That's odd.:confused: Mine doesn't have any pop rivets there. That plate on my bike was tack welded to the outer pipe. I saw some weld spots that had been ground smooth and then chromed over at the factory, but no pop rivets. Maybe this is a design change.
 

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FWIW
-and my 2 centavos is worth less than usual on this subject since I STILL haven't found time to mod mine yet (on this bike):

1. If you KNOW you're going to get aftermarket pipes...keep your OEM set unmodified. You may sell the bike someday, and the pipes can be sold separately. Non-modified used bikes are usually more desirable than "modified" ones, since mods are subjective things, and not all of us are as anal about fit and finish as the other.
In short: You will nearly ALWAYS get more selling a bike if you sell the aftermarket bits separately. This is especially true with seats, pipes, airboxes, and wheels, since they're expensive mods, and styles vary widely with the individual ride.
2. You may not like your new pipes. My V-mods (another bike) were the BOMB...for about 1000 miles. Then I got tired of having ringing ears all the time, FORTUNATELY I kept my OEM pipes for warranty work and I can switch em out in 15 minutes when I wanna change. Also, some pipes will actually cost you a few HP in performance, depending on where you snap the chalk line in the curve. I haven't seen a lot of write-ups in Vulcandom about this, but when you only have 50 to begin with...loosing ONE hurts.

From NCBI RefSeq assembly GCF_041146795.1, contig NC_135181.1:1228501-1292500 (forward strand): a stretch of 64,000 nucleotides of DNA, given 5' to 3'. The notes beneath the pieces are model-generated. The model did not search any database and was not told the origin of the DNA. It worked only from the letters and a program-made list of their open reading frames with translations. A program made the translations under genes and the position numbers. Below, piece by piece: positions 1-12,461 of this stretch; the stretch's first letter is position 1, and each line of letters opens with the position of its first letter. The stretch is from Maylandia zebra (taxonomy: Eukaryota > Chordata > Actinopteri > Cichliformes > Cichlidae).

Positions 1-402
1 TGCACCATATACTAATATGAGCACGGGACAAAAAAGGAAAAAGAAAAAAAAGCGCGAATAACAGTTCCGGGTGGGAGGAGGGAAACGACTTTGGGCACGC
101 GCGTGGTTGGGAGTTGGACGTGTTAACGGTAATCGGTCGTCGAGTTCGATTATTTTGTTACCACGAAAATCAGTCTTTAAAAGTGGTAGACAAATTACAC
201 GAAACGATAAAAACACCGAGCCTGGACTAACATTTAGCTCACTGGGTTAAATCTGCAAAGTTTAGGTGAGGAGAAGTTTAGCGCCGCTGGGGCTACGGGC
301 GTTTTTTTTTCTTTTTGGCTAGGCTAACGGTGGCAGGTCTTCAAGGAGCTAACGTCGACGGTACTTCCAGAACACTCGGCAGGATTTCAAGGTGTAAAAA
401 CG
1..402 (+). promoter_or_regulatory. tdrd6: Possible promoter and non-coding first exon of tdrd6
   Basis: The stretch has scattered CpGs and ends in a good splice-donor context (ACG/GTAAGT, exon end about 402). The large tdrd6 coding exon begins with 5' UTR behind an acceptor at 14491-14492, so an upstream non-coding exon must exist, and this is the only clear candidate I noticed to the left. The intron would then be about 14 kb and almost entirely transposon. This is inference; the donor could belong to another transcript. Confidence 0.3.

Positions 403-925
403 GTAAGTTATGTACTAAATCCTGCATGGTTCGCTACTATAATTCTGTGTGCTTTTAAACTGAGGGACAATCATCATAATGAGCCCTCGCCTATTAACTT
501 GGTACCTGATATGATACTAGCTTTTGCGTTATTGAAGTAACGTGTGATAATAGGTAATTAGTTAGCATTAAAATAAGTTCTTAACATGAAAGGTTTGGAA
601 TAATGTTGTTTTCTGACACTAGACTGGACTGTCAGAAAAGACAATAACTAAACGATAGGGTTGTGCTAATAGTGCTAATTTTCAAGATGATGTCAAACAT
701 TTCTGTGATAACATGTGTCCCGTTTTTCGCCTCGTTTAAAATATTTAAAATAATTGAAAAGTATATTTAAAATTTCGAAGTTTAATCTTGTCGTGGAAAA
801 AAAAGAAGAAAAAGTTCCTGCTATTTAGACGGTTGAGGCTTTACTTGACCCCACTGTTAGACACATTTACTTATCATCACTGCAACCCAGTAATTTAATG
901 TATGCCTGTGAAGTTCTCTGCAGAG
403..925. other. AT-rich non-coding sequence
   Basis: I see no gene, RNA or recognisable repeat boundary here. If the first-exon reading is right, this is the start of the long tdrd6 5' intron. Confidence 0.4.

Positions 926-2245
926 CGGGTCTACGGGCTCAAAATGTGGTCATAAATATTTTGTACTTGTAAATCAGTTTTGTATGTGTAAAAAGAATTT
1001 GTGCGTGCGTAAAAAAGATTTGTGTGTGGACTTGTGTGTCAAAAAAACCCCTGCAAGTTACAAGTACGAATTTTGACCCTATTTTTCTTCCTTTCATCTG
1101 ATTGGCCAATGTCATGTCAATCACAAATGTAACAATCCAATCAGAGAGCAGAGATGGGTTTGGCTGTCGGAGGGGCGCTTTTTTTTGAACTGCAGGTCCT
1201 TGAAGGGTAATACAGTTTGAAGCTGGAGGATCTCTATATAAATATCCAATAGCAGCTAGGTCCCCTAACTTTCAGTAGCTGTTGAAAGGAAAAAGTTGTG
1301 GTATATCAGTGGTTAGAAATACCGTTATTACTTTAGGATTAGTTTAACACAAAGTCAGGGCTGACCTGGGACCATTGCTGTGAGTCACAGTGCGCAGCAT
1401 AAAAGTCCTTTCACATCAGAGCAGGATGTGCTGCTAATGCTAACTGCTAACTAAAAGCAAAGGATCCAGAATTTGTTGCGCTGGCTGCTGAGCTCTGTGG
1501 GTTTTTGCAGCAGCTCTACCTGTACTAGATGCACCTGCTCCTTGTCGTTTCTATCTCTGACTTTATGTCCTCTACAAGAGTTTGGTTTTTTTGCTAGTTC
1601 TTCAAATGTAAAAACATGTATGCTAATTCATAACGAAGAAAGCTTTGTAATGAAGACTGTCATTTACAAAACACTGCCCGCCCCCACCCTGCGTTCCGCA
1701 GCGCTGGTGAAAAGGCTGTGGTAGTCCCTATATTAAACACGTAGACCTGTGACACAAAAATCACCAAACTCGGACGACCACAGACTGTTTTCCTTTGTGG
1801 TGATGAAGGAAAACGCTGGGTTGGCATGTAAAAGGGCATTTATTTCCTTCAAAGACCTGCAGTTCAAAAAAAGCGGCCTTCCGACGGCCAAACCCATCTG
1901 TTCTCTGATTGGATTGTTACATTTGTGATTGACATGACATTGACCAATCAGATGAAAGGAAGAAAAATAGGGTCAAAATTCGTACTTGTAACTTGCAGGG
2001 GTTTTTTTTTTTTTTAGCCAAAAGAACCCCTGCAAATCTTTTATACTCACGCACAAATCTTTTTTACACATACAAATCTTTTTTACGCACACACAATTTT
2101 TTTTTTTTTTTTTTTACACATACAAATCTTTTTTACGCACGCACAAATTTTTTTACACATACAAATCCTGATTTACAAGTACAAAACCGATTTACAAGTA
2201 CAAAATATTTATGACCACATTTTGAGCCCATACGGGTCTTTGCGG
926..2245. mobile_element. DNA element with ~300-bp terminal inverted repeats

3. Used OEM pipes in good shape usually fetch about 100+ bones on ebay. This is because eeeevery now and then somebody dumps their bike, and since GOD has a funny sense of humor on the subject, a lot of times the bike goes down on the starboard (right)side. "modified" pipes are sometimes harder to sell. Ever price OEM pipes at the dealer? Ever see what happens to MC insurance rates when you have a claim? Just sayin... :D

All this is just FWIW...and I would never discourage somebody from enjoying the bliss of modifying their own scoot - BUT just wanted to put some points out there to consider.

GOOD LUCK!